Join Club

Morning Poll: Should Arlington libraries de-prioritize print?

Looking for books at the Columbia Pike Branch Library (staff photo by Jay Westcott)

(Updated at 10:35 a.m.) Arlington’s public libraries are trying to figure out how to get patrons back after Covid closures.

Since starting to reopen in mid-2021, library use has been down more than 25% from pre-pandemic levels, the Sun Gazette reports.

In a budget presentation with County Board members, longtime library director Diane Kresh acknowledged that the 75,000 users of her system in the days before COVID had dwindled to 55,000 today. (She didn’t do the math for board members, but it represents a drop of roughly 26.5 percent.)

“We want those people back. We’ve got to bring them back,” said Kresh, on hand to push for a library-system budget increase of 6 percent to $15.9 million and a staffing increase to about 140 full-time-equivalent positions from 131.

Meanwhile, while printed material remains the centerpiece of local libraries, digital rentals are quickly catching up. Kresh’s budget presentation cited the following national figures.

In 2009, non-digital materials made up 98% of a library’s collection. In 2019, that number was 45%.

In 2019, use of digital collections is at an all-time high of 37% of all collection use. This is triple what it was in 2013.

But in terms of borrowing, more physical books are borrowed than digital ones, with roughly 5.6 physical books borrowed per person per year and 3.5 digital.

The presentation noted that hold times in Arlington are long for popular material, like the novel The Lincoln Highway. Digital holds — e-books and e-audiobooks — are roughly twice as long as that for print, the presentation said, with 702 holds for the digital versions compared to 264 for print.

Hold times from library budget presentation (via Arlington County)

Arlington’s public library system, like others across the country, has been evolving its offerings, adding digital material rentals, holding various events and children’s activities, opening makerspaces, providing free meeting space rentals, and offering free Wi-Fi — indoors and outdoors — in addition to computer rentals.

A library is very much a public space: a place to meet up, study, research, create things, and participate in community activities.

Ultimately, though, much of the library system’s physical footprint and operational focus remains devoted to printed materials, at a time when you can read many books instantly on a screen and complete research projects entirely online.

There’s nostalgia for the democratization of knowledge unlocked by the Gilded Age rise of public libraries in the U.S., and print materials are still undoubtedly popular, but there is an argument to be made that libraries could serve more people by repurposing some space for more computers, kids activities and other public functions.

On the other hand, fewer physical books on the shelves could backfire and turn off some devoted patrons while failing to attract marginally higher numbers of new patrons.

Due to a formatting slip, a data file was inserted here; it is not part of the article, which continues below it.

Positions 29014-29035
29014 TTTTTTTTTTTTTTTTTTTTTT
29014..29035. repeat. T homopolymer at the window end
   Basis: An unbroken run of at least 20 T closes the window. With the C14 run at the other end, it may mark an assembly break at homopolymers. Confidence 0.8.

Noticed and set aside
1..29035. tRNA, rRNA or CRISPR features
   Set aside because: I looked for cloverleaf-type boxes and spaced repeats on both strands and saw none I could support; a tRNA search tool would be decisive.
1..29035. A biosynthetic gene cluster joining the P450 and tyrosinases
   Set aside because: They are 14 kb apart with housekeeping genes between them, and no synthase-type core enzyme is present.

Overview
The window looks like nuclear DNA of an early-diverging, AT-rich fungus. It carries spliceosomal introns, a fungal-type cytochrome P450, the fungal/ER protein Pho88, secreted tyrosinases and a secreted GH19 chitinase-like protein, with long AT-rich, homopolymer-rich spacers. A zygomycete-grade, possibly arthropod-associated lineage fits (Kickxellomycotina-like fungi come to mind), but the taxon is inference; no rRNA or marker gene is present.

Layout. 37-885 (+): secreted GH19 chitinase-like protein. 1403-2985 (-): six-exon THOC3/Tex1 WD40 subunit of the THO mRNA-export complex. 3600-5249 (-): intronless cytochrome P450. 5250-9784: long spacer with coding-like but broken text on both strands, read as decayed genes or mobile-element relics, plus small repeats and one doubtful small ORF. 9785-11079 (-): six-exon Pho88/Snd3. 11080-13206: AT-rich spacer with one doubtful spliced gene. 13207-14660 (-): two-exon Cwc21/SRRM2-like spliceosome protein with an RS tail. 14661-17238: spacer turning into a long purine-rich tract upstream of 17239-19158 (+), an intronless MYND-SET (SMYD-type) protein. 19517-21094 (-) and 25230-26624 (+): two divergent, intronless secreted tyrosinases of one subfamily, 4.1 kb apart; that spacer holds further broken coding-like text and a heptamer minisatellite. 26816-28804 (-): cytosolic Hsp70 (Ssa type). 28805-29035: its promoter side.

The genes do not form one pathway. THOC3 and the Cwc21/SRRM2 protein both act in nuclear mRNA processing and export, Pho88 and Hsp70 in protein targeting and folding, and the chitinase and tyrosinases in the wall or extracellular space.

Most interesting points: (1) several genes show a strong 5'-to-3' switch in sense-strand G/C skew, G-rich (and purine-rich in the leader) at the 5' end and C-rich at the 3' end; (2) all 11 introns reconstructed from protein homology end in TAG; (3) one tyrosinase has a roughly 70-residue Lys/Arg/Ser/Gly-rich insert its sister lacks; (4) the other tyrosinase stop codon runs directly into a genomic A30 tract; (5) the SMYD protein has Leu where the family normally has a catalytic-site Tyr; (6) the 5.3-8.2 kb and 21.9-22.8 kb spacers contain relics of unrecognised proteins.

What do you think? Should Arlington Public Library should consider gradually de-prioritizing print and using the space for other community uses?

Recent Stories

Good Friday evening, Arlington. Let’s take a look back at today’s stories and a look forward to tomorrow’s event calendar. đź•— News recap The following articles were published earlier today…

An explosives detection K-9 celebrated his retirement at Reagan National Airport today. Messi, an 8-year-old yellow lab, was feted this morning in the historic Terminal 1 lobby with a surprise…

Walk to Lee Heights shops from 1930s Tudor on beautiful terraced lot

Arlington’s response team for people in mental health and substance use crises is on track for a substantial buildout. An additional $478,286 in federal funds would allow Arlington to hire…

The Award is available to recent high school graduates and non-traditional students (see the application for more details). Each recipient may be awarded up to $20,000. Applicants are required to submit an online application form as well as a short video application.

The applicant must be an Arlington resident pursuing a career or technical education accredited program, within a high-growth career, that will be completed within two years.

The careers and programs include, but are not limited to:

  • Audio, Video, and Sound Engineering Technicians

  • Broadcast Technicians

  • Commercial Drivers

  • Culinary Arts

  • Early Childcare Education

  • Healthcare

  • Information Technology and Computer Science

  • Manufacturing and Skilled Trades (including welding, auto and aviation mechanics and technicians)

  • Public Safety

Read More

Submit your own Announcement here.

ACFCU’s Free Homebuying 101 Webinar: Steps to Getting Pre-Approved

Are you ready to jump into homeownership, or have you started considering it but don’t know where to start?

Financial preparation is key when thinking about purchasing your first home and the first step to getting pre-approved. Join ACFCU for

Sweeney Todd

A victim of a gross injustice that robbed him of his wife and child, Sweeney Todd sets about exacting a terrible revenge on society.

Ă—

Subscribe to our mailing list